Brisbane, Australia-based ResApp is planning to re-do its big US trial soon, but in the meantime the smartphone respiratory diagnosis company is continuing to collect data in its native country.
The company released data yesterday from a clinical study of more than 1,300 adult patients at Joondalup Health Campus in Perth and Wesley Hospital in Brisbane. While the company’s previous studies have focused on a particular condition, this is the first real-world study of patients with a wide variety of diagnoses. Patients presented with a range of respiratory conditions, including some with no condition at all.
“Delivering accurate results within an adult intended use population is an excellent step forward, further demonstrating that ResApp’s algorithms can be applied effectively in a group of patients with a very broad range of respiratory illnesses,” Tony Keating, CEO and managing director of ResApp Health, said in a statement. “We now have a strong foundation from which we can pursue pivotal adult clinical studies in support of regulatory submissions. In particular, this new comparison to the gold standard of lung function testing provides an exceptional opportunity to run well-controlled studies for a number of diagnostic tests which have a significant clinical need and outstanding commercial opportunities.”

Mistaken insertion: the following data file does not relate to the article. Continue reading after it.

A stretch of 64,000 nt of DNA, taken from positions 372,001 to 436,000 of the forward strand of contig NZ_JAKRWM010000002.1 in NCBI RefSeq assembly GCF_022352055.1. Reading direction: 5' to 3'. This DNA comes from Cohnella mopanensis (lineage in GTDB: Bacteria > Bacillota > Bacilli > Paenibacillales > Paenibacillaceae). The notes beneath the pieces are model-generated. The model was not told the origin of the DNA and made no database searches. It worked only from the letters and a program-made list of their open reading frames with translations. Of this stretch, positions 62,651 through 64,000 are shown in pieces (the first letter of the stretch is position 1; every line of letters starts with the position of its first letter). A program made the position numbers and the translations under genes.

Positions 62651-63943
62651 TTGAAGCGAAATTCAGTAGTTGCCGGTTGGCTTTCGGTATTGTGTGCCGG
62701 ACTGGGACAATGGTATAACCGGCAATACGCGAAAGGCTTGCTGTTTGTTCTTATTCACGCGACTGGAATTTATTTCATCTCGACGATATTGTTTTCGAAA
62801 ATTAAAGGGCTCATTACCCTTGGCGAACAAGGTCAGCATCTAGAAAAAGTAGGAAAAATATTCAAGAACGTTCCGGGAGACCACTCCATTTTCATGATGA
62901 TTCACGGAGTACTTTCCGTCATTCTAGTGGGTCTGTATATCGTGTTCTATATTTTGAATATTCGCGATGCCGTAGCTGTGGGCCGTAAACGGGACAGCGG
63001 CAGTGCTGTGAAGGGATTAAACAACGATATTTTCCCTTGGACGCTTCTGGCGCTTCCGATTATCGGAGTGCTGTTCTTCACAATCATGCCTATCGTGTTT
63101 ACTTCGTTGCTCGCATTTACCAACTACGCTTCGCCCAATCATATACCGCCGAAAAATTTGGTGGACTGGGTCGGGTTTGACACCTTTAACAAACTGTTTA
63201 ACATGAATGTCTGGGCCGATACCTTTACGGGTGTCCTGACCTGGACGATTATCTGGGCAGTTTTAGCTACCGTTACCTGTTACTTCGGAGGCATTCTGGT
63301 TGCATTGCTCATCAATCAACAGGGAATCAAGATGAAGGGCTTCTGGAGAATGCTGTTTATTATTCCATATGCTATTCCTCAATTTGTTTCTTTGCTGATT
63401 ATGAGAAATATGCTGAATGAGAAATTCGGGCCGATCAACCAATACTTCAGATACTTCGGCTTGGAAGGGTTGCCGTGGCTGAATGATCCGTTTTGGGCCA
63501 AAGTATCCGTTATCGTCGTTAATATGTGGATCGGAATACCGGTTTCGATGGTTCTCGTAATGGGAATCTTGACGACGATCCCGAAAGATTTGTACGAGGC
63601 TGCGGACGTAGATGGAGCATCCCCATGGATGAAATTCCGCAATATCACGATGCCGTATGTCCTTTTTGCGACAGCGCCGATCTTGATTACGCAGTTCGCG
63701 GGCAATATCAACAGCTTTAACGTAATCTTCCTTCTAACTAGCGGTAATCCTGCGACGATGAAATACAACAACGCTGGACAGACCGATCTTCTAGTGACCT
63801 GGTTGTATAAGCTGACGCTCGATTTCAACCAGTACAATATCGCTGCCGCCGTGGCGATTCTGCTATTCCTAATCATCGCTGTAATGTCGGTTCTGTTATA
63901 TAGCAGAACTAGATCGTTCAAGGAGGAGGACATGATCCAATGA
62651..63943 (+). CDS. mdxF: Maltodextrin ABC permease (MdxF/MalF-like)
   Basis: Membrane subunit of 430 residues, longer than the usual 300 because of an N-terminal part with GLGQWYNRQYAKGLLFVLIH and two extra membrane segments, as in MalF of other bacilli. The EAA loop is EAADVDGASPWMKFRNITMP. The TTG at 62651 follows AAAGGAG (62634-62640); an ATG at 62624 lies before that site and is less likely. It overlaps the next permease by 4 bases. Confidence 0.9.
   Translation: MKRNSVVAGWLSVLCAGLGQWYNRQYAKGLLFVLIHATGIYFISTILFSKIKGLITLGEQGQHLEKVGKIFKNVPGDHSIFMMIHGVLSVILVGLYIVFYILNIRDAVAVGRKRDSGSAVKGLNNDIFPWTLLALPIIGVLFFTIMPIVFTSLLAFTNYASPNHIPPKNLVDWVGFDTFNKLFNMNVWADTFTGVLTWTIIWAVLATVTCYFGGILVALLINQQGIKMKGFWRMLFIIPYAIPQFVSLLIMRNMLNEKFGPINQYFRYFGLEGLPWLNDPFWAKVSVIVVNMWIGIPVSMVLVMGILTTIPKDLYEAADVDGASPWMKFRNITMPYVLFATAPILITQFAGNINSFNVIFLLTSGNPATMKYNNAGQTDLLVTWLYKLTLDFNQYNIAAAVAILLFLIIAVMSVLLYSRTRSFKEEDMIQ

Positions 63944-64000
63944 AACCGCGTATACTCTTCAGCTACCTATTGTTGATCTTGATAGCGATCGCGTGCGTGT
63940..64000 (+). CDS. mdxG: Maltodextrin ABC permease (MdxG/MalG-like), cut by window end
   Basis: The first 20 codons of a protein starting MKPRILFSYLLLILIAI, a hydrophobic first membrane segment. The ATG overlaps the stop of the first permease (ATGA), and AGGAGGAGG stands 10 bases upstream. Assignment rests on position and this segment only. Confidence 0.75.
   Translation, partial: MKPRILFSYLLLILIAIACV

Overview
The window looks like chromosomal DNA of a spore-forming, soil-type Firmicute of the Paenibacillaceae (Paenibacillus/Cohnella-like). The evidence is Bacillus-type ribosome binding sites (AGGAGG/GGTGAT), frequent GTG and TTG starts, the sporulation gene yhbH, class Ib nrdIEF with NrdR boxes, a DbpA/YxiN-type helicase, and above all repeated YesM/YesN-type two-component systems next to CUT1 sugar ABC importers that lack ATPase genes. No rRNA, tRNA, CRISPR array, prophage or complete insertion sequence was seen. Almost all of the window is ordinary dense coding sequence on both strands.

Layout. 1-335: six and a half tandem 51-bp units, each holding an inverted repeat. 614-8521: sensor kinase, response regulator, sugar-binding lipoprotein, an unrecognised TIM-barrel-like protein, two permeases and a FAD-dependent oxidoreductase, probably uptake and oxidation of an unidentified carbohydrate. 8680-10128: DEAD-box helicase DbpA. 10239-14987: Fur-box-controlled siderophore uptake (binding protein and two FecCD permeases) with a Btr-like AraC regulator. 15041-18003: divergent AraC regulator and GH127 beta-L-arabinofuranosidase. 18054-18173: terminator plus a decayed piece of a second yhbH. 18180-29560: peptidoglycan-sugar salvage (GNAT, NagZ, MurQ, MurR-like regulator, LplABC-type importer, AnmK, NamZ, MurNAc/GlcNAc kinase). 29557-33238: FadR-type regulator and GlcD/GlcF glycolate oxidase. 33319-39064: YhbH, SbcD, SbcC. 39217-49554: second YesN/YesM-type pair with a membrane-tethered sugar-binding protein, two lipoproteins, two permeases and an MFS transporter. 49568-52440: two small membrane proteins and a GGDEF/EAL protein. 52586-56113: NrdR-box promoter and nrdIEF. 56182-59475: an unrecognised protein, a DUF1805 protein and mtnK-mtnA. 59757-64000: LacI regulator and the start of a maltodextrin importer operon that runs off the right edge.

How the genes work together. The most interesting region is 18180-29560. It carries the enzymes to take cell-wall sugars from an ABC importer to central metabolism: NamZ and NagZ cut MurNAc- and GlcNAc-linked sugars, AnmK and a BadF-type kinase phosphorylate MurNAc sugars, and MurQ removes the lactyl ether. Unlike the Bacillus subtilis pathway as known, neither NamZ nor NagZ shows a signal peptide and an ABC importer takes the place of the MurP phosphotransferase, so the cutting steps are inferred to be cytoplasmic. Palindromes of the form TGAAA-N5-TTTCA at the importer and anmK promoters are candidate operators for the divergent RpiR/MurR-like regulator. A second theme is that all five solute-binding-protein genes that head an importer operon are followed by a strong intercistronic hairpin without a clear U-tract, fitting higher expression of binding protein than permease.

ResApp’s offering — an app called ResAppDx — essentially uses a smartphone's microphone as a stethoscope to listen to a patient’s breathing. But instead of relying solely on a doctor’s ears to form a diagnosis from those sounds, ResApp has been developing machine-learning algorithms that will automatically determine which respiratory condition a patient might have, including pneumonia, asthma, bronchiolitis, and COPD. Eventually, the company hopes to integrate those algorithms into telehealth offerings as well as make them available for clinical use.
ResApp’s algorithms detected pneumonia, acute asthma, chronic asthma, and COPD with around 90 percent accuracy each. Specifically, it correctly identified pneumonia 90 percent of the time, and the absence of pneumonia 88 percent of the time; caught acute asthma 91 percent of the time, and its absence 88 percent of the time; chronic asthma 87 percent of the time, and its absence 90 percent of the time; and COPD 89 percent of the time, with its absence identified 87 percent of the time.
The algorithm was also used to identify COPD exacerbations in patients with known COPD. That algorithm correctly spotted an exacerbation 91 percent of the time and was right about the lack of an exacerbation 90 percent of the time.
The company also announced this week that it has secured two of the three IRB approvals for its mulligan US trial. The study, which will be known as Smartcough-C-2, now has approvals for the sites at Texas Children’s Hospital and Massachusetts General Hospital, with the third (from the Cleveland Clinic) expected soon.